I told my daughter that in life you need to do this sometimes, and that as a girl/woman, she’ll need to do it even more often — prove “them”, whoever “them” might be, wrong.


Is technology pushing college-level Math Courses up Bloom’s Taxonomy?

prof lecturing about math

public domain image from: http://bit.ly/W3xJsE

Many college or university-level math courses are delivered with the following general structure. A course meets 3 days per week for the length of the semester.  In each class meeting there is a one-to-many lecture delivered by the instructor, and possibly some questions answered about the lecture or the homework assigned during the previous class period.  There are variations on this structure; a quiz might be involved for example, or graded homework might be collected or returned.  Periodically there will be an assessment of some type, often a closed-book, written exam.  Calculators may or may not be allowed on the exam.  Of course there are exceptions to this type of structure, but my experience as a college math teacher and my work at universities gives me this gut feeling that this is the most common course structure.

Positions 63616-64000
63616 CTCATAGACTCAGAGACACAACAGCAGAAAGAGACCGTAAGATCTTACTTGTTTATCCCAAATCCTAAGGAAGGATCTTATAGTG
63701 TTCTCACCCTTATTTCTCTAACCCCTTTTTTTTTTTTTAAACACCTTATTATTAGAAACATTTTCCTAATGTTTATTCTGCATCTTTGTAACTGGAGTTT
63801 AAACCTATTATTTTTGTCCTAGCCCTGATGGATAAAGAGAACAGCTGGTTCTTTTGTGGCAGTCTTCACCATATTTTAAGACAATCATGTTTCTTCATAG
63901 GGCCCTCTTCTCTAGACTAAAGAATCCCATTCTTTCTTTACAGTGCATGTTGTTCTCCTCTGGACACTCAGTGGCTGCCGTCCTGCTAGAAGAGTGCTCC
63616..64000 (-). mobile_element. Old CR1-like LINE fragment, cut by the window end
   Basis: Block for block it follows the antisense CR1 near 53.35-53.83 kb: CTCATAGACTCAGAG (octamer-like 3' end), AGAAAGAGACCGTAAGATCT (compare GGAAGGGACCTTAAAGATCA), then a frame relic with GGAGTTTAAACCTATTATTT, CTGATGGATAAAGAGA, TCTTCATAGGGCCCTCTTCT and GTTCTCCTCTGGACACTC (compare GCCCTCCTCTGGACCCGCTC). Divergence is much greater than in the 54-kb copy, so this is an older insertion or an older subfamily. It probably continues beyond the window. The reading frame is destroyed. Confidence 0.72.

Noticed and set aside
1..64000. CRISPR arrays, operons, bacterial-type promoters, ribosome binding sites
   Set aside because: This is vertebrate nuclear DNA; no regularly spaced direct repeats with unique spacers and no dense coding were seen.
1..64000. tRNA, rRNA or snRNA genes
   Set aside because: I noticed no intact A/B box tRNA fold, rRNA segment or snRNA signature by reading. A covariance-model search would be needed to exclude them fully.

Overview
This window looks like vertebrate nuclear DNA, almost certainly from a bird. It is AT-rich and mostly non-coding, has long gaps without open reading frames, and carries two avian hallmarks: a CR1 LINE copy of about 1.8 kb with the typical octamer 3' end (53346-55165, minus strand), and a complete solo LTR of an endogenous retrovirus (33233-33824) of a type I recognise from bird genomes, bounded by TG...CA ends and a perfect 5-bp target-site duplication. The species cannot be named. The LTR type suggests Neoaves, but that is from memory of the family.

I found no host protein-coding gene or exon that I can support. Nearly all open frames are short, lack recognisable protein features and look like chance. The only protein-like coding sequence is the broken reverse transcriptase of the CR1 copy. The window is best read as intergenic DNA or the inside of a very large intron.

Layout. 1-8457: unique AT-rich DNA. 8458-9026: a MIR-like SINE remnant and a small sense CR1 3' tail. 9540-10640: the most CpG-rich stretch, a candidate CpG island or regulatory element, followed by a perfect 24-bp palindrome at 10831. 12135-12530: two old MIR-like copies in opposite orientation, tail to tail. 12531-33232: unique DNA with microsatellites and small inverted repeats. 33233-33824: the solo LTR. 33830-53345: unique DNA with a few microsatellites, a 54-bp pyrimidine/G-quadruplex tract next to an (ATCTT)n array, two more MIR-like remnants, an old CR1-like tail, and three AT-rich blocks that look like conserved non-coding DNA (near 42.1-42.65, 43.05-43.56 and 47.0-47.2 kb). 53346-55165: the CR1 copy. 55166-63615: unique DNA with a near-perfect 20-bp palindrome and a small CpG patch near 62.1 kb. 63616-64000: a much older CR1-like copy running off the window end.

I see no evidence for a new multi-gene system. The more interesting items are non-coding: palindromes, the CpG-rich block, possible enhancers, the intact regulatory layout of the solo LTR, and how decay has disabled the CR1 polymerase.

Homework is a staple of most college-level math courses.  Instructors often will assign students the even-numbered exercises in the text book to be turned in as part of a homework grade.  The beauty of the even-numbered exercises are that their answers are not provided in the back of the book.  If you work the odd-numbered problems, many books include at least the correct final answer so that you can check your work.  In some cases there are hints for how the solution can be found there too.  Expanded solutions manuals are sometimes available, at an extra cost to the student that show you in a step-by-step fashion how to work those odd-numbered exercises.  You see the importance of assigning the even-numbered exercises; the ones with no solution available.  The students can use the resources available to them with the odd-numbered exercises to learn and self-evaluate their learning, but when it comes time to do some grading, you need to see how they do with no such resources.  Enter some modern technologies…